County seeks outside manager for nursing home
In what clearly was a difficult decision, Leavenworth County commissioners agreed last week to seek a group to operate and manage the county infirmary.
The infirmary, which is a nursing home that is operated by the county, recently has been a financial drain on the county. Several times, commissioners have transferred money from the county's general fund budget to the infirmary.
Last year, the transfers totaled $89,000, while commissioners have approved $107,500 in transfers through June 20 this year.
"It's costly," said Commissioner Bob Adams. "Yet if we don't stay in the business, I want to make sure long-term care in Leavenworth County is addressed."
Commissioner Joe Daniels said he thought it was worth finding out if any other group was interested in taking over the nursing home, which now is home to about 35 patients.
"We don't know until we try," he said. "It's an effort to see what our options are."
Commissioner Don Navinsky paused as he decided how to vote on the motion by Daniels to seek an outside manager for the home.
"My wife claims I have no emotion, but this is a decision between the right side of the brain and the left side of the brain," he said.
On one hand, he feels compassion toward residents of the home, he said. At the same time, he's acutely aware of the cost involved in its operation. So he joined Daniels in agreeing to seek an outside manager. Adams voted against the measure.
So now, the county will begin seeking a company or group to operate and manage the home. That group would not have to pay rent and the home is to operate for at least two years. In addition, a plan must be devised to handle how meals will be prepared for the Council on Aging and the Leavenworth County Jail. Presently, they're made at the nursing home.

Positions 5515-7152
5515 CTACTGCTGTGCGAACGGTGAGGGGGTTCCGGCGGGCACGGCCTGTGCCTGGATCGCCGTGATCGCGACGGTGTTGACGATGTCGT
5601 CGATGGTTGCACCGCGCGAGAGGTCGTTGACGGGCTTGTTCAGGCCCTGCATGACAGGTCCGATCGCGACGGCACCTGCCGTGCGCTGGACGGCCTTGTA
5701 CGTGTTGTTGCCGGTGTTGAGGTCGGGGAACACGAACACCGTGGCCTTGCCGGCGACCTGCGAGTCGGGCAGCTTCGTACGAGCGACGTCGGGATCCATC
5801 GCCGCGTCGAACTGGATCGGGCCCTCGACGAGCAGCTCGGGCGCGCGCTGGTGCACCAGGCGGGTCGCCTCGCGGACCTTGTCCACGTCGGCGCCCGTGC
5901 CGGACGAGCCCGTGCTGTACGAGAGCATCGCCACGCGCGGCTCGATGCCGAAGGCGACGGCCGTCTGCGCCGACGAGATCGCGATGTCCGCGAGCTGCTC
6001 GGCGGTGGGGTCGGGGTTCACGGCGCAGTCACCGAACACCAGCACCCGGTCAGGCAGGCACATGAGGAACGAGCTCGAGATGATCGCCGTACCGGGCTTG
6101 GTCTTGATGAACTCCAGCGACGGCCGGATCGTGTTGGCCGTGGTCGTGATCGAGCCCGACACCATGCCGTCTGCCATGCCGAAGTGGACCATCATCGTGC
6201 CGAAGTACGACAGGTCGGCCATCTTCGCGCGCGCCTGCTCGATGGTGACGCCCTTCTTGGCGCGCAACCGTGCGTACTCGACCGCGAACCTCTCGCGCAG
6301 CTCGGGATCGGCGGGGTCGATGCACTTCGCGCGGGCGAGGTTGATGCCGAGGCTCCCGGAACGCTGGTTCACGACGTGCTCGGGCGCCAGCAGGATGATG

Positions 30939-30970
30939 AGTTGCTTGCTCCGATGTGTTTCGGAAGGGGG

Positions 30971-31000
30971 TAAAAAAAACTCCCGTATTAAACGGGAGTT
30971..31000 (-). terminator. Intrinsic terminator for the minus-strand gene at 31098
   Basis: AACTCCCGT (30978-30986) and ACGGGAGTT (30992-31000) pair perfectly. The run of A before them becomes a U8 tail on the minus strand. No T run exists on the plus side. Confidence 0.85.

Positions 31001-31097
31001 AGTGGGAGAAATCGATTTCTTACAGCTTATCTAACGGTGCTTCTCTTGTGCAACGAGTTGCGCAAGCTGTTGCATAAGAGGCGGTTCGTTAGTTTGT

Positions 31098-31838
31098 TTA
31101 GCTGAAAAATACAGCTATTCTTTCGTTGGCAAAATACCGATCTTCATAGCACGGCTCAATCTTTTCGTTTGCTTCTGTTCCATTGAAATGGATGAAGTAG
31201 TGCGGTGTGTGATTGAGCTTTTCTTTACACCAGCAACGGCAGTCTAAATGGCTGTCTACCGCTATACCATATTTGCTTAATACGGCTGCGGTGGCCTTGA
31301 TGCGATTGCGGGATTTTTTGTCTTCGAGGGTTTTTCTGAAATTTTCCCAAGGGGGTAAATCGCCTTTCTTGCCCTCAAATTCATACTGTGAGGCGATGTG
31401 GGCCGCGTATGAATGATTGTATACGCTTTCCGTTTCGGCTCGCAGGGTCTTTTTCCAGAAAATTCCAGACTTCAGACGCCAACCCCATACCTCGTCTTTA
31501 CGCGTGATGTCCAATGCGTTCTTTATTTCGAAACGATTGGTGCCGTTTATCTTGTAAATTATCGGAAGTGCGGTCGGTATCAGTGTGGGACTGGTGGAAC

Commissioners said that after immersing themselves in 2002 budget discussions for the past few weeks, they have little choice but to seek outside management of the nursing home.
"It's not my druthers, but I think it's something I think we need to explore at this time," Navinsky said.
Adams said the county was in a difficult situation because of previous bad management of the home.
"I only wish we could have addressed this five years ago," said Adams, whose 89-year-old mother is a resident of the home.
"It burdens me," he said. "It burdens me to talk about it."
Adams said he's concerned the commission's vote will send a bad signal to county employees at the home.
"I am in favor of the idea of seeking ways for us to get out of this situation, get out of the financial predicament," he said.
But he also said, "I am very much in favor of taking care of our older people. I am today what they were yesterday, and tomorrow I'll be what they are today."
The commissioners' decision came after talking with K.J. Langlais, who began work as temporary administrator at the home in March. Langlais was hired after the home was cited by the Kansas Department of Health and Environment for several problems. The state banned the home from admitting new patients for about six weeks. Those problems now have been corrected.
She said that if the home were to close, other nursing homes in Leavenworth County would be at capacity after taking patients from the county-run home.
Before Langlais was hired, Adams said, commissioners were faced with the decision of whether to close the home or bring it back within standards.
The home is licensed for 74 patients, but the number of people living in the home is only about 35. Langlais said the home cannot be financially solvent with a patient load that low. A home must be at about 85 percent occupancy to break even.
She said if the county would add onto the home and make some improvements, the number of patients would increase.
"I believe you would fill the home and get back to where you are running in the black," she said. '' It could be a very viable thing. It's not going to happen overnight. Is it going to happen without a major investment? No."
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